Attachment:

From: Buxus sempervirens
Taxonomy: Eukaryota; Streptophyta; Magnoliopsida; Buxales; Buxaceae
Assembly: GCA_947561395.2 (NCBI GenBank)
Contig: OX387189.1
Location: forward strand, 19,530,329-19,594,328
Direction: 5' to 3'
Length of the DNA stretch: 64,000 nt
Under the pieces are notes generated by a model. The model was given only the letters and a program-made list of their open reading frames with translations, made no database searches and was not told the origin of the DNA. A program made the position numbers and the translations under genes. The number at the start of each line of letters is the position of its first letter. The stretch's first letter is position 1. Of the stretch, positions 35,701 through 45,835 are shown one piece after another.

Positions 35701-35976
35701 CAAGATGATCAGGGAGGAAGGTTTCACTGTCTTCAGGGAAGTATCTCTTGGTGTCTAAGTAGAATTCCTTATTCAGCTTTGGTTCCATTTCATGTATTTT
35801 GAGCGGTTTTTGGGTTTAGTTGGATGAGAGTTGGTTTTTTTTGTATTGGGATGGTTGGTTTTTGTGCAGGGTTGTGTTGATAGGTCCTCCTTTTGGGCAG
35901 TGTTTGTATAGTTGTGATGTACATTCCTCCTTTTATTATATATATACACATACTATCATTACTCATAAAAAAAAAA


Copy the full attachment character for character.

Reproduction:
From: Buxus sempervirens
Taxonomy: Eukaryota; Streptophyta; Magnoliopsida; Buxales; Buxaceae
Assembly: GCA_947561395.2 (NCBI GenBank)
Contig: OX387189.1
Location: forward strand, 19,530,329-19,594,328
Direction: 5' to 3'
Length of the DNA stretch: 64,000 nt
Under the pieces are notes generated by a model. The model was given only the letters and a program-made list of their open reading frames with translations, made no database searches and was not told the origin of the DNA. A program made the position numbers and the translations under genes. The number at the start of each line of letters is the position of its first letter. The stretch's first letter is position 1. Of the stretch, positions 35,701 through 45,835 are shown one piece after another.

Positions 35701-35976
35701 CAAGATGATCAGGGAGGAAGGTTTCACTGTCTTCAGGGAAGTATCTCTTGGTGTCTAAGTAGAATTCCTTATTCAGCTTTGGTTCCATTTCATGTATTTT
35801 GAGCGGTTTTTGGGTTTAGTTGGATGAGAGTTGGTTTTTTTTGTATTGGGATGGTTGGTTTTTGTGCAGGGTTGTGTTGATAGGTCCTCCTTTTGGGCAG
35901 TGTTTGTATAGTTGTGATGTACATTCCTCCTTTTATTATATATATACACATACTATCATTACTCATAAAAAAAAAA